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TV Review | Star Trek: Deep Space Nine | Season 2

O'Brien (Colm Meaney) and Sisko (Avery Brooks) get back to basics in "Paradise"

Season summary: In their second year together, the crew of Deep Space 9 face problems that will affect the galaxy forever. A Bajoran extremist group attempts to force the Federation out of the Bajoran system. The Cardassians are secretly supplying them with weapons, hoping to return to reclaim the planet and hold the Bajoran wormhole for the Cardassian Union. However, the greatest enemy of all is lurking beyond it. (Memory Alpha)

Star Trek: Deep Space Nine's second season is a strange beast, symptomatic of a show that hasn't quite found it's feet yet, although the groundwork for future greatness is clearly being laid. I was surprised how many of these episodes felt new to me despite having seen each at least twice before, which is a bit of an indicator why this season doesn't earn top marks.

The chief problem this season has is that we still don't know the characters too well even two-thirds of the way through the season and the show struggles when trying to get us to know them. DS9 is unquestionably an ensemble show and thrives on the relationships between the characters, so when an episode has a plot thread that focuses on just one of them, it doesn't quite work.

As a result, there are a few too many episodes that feel a little unnecessary thanks to their focus on the one character and it does feel like the creative team behind the show must've agreed, because there are a lot of character details we're given that play absolutely no part in helping to develop the character in later seasons.

It really is incredible how this works, because even episodes where there's just two of the cast being focused on, the quality rises immensely. It's helped by the knowledge of knowing where these characters and the relationships with each other are headed, but that added knowledge only serves to reinforce just how much more important the focus on multiple characters at a time is.

There is one exception to this rule though: the "torture Chief O'Brien" episodes, namely the excellent "Whispers" this season. Colm Meaney is a fantastic actor and can just about carry an episode on his own, but it's helped by the fact that these episodes making the Chief suffer automatically engender sympathy for him by casting him as an immense underdog and someone for the audience to root for.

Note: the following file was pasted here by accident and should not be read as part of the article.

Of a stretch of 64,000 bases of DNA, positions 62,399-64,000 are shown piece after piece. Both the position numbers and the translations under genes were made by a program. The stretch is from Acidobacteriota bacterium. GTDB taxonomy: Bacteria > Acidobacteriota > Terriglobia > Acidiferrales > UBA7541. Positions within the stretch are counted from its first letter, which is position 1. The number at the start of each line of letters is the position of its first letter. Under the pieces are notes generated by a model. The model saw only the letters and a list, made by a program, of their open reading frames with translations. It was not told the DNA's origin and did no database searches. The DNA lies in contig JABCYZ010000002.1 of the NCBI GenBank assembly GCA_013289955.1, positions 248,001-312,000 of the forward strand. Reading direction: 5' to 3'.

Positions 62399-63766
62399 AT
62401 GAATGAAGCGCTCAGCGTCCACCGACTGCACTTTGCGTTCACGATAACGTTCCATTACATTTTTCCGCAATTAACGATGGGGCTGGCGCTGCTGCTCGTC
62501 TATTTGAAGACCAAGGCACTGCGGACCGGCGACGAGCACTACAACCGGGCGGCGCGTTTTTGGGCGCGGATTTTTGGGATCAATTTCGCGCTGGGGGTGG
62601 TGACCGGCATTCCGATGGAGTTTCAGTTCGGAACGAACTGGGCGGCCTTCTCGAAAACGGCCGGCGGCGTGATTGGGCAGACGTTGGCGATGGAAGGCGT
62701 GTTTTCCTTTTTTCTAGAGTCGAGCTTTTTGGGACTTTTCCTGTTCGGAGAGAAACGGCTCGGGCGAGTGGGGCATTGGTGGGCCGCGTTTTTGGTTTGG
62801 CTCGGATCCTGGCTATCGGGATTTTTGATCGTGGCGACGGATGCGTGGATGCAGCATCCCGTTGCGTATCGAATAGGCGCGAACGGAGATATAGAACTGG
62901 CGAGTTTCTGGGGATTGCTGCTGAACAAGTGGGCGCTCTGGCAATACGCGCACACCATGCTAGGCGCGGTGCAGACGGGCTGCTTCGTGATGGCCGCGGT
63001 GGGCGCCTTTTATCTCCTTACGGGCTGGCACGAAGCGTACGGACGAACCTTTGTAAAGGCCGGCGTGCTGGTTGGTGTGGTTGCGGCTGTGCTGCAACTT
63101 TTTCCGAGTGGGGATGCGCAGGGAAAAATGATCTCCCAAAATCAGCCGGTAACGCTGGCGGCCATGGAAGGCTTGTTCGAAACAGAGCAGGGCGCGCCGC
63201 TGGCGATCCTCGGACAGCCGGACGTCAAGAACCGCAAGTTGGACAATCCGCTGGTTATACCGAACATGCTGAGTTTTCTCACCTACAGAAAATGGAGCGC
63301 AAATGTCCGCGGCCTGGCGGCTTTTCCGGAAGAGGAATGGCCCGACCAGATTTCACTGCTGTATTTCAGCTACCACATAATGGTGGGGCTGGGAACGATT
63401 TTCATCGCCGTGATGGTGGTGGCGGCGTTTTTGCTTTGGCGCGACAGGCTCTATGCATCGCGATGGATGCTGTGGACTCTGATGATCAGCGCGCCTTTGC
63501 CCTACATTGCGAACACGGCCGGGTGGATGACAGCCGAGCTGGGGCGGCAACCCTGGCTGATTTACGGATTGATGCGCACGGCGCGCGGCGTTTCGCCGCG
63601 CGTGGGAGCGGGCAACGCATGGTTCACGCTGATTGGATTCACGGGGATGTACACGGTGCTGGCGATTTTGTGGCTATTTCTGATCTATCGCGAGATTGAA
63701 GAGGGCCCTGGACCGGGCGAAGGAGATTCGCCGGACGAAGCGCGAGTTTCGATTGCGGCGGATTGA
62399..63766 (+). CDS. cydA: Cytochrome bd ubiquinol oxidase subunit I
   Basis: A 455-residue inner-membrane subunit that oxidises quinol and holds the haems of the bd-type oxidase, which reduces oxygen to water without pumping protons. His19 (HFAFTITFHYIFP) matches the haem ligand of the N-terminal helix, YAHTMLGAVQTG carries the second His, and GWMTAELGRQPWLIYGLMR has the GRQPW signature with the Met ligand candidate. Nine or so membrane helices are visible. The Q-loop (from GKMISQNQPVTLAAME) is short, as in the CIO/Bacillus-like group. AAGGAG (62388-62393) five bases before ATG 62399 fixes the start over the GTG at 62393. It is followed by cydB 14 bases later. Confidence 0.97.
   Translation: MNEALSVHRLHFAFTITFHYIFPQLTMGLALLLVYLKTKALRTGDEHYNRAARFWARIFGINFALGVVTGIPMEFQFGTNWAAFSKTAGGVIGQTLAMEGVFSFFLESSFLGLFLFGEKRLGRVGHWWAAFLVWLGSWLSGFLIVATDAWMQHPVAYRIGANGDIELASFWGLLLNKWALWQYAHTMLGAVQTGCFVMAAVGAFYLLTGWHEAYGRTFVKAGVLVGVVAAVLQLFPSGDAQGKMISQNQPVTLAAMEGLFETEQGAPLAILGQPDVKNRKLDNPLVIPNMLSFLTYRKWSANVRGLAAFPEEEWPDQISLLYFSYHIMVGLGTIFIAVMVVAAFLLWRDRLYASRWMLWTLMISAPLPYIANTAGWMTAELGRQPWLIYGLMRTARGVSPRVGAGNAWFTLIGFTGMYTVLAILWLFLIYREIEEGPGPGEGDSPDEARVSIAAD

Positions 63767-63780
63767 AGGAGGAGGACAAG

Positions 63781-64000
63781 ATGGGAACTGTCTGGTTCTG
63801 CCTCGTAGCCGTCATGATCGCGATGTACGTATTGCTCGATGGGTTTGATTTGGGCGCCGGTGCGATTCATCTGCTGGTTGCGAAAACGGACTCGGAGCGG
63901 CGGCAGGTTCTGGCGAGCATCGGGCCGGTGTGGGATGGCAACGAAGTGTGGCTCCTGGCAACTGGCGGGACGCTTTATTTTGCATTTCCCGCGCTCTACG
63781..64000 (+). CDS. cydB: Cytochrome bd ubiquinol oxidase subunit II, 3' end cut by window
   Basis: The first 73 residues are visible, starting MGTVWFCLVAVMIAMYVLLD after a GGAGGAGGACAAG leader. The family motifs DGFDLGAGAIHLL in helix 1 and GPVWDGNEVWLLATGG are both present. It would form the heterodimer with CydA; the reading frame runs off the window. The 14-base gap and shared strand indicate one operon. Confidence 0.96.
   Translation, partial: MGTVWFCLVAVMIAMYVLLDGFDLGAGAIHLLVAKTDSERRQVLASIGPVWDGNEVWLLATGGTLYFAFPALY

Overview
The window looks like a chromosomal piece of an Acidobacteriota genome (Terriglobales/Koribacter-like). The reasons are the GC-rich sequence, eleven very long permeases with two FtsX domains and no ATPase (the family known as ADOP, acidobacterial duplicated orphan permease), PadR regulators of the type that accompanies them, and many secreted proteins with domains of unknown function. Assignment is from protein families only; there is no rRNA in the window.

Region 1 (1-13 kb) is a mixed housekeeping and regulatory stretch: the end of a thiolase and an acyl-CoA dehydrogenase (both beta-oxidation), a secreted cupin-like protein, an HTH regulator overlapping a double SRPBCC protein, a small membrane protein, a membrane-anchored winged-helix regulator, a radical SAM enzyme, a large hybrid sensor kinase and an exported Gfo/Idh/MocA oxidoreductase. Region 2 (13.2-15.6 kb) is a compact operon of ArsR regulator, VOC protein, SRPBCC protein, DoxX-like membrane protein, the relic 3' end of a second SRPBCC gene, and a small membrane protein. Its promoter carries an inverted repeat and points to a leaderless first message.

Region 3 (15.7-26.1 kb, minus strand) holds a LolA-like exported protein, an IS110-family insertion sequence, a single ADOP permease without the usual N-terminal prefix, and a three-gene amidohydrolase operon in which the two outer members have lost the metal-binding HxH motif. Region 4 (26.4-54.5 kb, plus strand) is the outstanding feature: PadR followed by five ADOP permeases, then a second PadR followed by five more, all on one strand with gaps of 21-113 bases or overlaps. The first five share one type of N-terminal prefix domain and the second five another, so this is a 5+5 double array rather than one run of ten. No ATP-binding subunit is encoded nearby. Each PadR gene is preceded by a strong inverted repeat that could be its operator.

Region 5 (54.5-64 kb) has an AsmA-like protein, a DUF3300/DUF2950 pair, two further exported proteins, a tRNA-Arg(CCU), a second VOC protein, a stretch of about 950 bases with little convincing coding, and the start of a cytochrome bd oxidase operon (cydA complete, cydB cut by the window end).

However, and just to more than balance things out, when the cast actually get to play together, the show shines and there are plenty of episodes that feel of similar quality to what was to come further down the line. And there's a lot of stuff set up in this second season that will run all the way to the series finale five seasons down the line - how's that for ambition in a show produced when serialised story-telling was nowhere near as popular as it is today?

Bashir (Alexander Siddig) examines O'Brien (Colm Meaney) in "Whispers"

Odo is made more of a central character, gaining almost superhero status at times with how many antagonists consider him the primary threat; the Cardassian intelligence agency, the Obsidian Order, is brought into play - along with Enabran Tain, who will be influential later; Winn gains more power on Bajor, much to Kira and Sisko's dismay; the Mirror Universe is brought back from the original series; and then there's the Dominion.

There are extremely brief mentions early on in the season, with them being little more than the name of a superpower in the Gamma Quadrant, but it serves to build up to the season finale, "The Jem'Hadar", when we get to see just how much of a threat the Dominion will prove to be, including a kamikaze attack on a Galaxy class starship (the same model as the Enterprise from The Next Generation) that destroys it completely.

It might well be the season finale, but "The Jem'Hadar" is one of the most important shows in the series' entire run, introducing the titular soldiers of the Dominion, along with the race we would come to know as the Vorta, and raising the stakes higher than they'd been at any point in the show so far. Effectively, this is where the Dominion War starts - five years of struggle await for Deep Space Nine.

Star Trek: Deep Space Nine's second season improves on the first although it isn't without wobbles of it's own. While the average quality level has increased, along with longer-running story arcs weaving in and out of the season, there are still some clunkers in here that can take an effort to get past. That being said, there are more than enough good episodes to cancel them out and make this season very enjoyable overall.



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